In general, what you can do is this:

```
case getValue of
Right x -> Right $ negate x
e -> e
```

What this does should be clear: it's just like pattern matching in a function argument, but against a value. To do what you need, you have a default case which catches anything not matched, and then return that.

In your particular case, however, you can do something slightly nicer:

```
negate `fmap` getValue
```

Or, with `import Control.Applicative`

, you can use `<$>`

as a synonym for `fmap`

(`negate <$> getValue`

). The `fmap`

function has type `fmap :: Functor f => (a -> b) -> f a -> f b`

. For any functor^{1}, `fmap`

converts a function on ordinary values to a function within the functor. For instance, lists are a functor, and for lists, `fmap = map`

. Here, `Either e`

represents a functor which is either an exception `Left e`

or a value `Right a`

; applying a function to a `Left`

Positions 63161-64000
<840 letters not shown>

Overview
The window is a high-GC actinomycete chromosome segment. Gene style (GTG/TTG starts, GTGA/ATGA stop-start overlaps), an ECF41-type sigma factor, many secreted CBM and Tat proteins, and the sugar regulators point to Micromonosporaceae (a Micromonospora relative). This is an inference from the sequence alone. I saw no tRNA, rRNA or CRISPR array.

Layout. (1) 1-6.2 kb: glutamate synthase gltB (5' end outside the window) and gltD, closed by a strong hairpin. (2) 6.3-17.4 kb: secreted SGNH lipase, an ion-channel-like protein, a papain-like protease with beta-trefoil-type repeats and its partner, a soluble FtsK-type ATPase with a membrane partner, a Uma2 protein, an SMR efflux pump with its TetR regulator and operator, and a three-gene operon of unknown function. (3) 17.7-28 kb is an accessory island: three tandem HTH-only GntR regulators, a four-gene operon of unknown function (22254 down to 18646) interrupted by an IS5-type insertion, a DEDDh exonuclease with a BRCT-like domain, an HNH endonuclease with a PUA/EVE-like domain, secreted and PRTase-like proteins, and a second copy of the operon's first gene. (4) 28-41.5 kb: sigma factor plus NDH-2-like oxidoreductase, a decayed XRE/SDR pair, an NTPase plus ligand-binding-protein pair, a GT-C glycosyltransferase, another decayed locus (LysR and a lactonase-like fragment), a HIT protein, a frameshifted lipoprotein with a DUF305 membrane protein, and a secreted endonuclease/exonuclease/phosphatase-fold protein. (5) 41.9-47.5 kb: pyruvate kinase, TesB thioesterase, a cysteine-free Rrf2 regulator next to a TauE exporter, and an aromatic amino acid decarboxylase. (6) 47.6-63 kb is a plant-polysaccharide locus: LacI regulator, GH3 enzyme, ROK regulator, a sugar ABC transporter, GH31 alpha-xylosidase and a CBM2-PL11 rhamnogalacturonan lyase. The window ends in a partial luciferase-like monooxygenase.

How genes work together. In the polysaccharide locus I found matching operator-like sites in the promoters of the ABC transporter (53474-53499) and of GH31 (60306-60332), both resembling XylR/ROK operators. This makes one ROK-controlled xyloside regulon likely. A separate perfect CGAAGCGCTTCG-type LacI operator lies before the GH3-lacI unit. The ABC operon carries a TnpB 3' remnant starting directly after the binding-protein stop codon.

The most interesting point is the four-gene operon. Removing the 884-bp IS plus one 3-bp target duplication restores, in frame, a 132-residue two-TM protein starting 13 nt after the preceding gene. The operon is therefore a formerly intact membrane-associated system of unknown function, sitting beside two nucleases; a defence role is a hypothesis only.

does nothing, but applying a function to a `Right`

applies it within the `Right`

. In other words,

```
instance Functor (Either e) where
fmap _ (Left l) = Left l
fmap f (Right r) = Right $ f r
```

Thus the `case`

version is the direct answer to your question, but your particular example is more nicely approximated by `fmap`

.

**1:** To a first approximation, functors are "containers". If you're not comfortable with the various type classes, I recommed the Typeclassopedia for a comprehensive reference; there are many more tutorials out there, and the best way to get a feel for them is to just play with them. However, the `fmap`

for specific types is often readily usable (especially, in my opinion, when written `<$>`

).